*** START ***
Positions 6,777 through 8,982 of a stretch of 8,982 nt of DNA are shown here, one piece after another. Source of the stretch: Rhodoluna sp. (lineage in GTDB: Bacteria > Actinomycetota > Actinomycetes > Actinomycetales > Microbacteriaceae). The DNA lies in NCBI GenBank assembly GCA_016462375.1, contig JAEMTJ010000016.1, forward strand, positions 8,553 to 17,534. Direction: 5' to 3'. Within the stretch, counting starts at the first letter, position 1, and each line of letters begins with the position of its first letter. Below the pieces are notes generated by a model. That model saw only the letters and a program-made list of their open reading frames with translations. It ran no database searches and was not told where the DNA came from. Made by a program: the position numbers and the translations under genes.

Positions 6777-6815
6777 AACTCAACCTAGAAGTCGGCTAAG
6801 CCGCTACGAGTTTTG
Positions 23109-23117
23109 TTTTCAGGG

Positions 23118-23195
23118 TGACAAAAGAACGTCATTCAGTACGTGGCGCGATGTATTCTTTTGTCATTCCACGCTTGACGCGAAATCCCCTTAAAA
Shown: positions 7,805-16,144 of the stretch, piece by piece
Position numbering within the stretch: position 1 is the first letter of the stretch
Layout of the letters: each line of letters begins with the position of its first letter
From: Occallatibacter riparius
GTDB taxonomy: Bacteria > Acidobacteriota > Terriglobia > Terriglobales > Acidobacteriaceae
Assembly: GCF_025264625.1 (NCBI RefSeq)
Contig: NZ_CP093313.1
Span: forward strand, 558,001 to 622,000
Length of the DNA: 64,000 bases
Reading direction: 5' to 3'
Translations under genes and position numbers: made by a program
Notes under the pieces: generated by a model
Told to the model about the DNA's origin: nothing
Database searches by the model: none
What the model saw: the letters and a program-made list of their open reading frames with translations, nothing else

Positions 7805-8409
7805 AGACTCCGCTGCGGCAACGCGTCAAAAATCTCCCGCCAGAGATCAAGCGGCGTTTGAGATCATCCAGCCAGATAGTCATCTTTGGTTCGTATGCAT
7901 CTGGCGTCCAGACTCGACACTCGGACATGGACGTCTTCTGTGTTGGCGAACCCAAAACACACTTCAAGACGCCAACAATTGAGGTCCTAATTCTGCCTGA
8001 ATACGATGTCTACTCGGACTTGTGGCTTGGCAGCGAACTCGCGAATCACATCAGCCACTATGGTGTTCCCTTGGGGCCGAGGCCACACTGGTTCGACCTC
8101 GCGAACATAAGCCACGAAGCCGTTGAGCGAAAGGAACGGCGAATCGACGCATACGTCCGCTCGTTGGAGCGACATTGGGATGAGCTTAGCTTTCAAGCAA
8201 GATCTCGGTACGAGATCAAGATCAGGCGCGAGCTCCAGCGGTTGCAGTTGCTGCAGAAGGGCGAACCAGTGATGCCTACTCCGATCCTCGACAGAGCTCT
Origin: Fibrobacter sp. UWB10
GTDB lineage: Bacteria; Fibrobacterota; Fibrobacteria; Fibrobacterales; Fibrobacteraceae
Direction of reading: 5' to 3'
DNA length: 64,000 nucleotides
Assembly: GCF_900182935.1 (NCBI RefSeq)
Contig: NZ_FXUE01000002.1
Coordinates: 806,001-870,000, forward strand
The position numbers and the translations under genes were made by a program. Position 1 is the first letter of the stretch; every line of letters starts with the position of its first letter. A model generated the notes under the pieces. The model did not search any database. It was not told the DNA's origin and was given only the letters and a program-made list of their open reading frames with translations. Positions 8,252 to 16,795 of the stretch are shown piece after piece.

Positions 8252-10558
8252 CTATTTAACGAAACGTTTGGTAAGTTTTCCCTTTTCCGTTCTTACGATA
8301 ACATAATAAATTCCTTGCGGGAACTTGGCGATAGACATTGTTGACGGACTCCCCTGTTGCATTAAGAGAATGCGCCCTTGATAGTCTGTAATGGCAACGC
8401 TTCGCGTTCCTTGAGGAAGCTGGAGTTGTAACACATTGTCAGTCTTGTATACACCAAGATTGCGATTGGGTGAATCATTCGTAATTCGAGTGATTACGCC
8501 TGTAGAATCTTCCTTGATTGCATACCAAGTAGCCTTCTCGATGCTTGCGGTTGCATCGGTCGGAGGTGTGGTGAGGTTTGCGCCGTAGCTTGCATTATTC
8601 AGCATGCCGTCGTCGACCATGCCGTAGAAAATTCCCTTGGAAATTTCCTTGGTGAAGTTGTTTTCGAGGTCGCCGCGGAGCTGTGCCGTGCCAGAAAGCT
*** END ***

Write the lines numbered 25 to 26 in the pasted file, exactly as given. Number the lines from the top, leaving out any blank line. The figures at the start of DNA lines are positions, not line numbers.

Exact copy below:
7805 AGACTCCGCTGCGGCAACGCGTCAAAAATCTCCCGCCAGAGATCAAGCGGCGTTTGAGATCATCCAGCCAGATAGTCATCTTTGGTTCGTATGCAT
7901 CTGGCGTCCAGACTCGACACTCGGACATGGACGTCTTCTGTGTTGGCGAACCCAAAACACACTTCAAGACGCCAACAATTGAGGTCCTAATTCTGCCTGA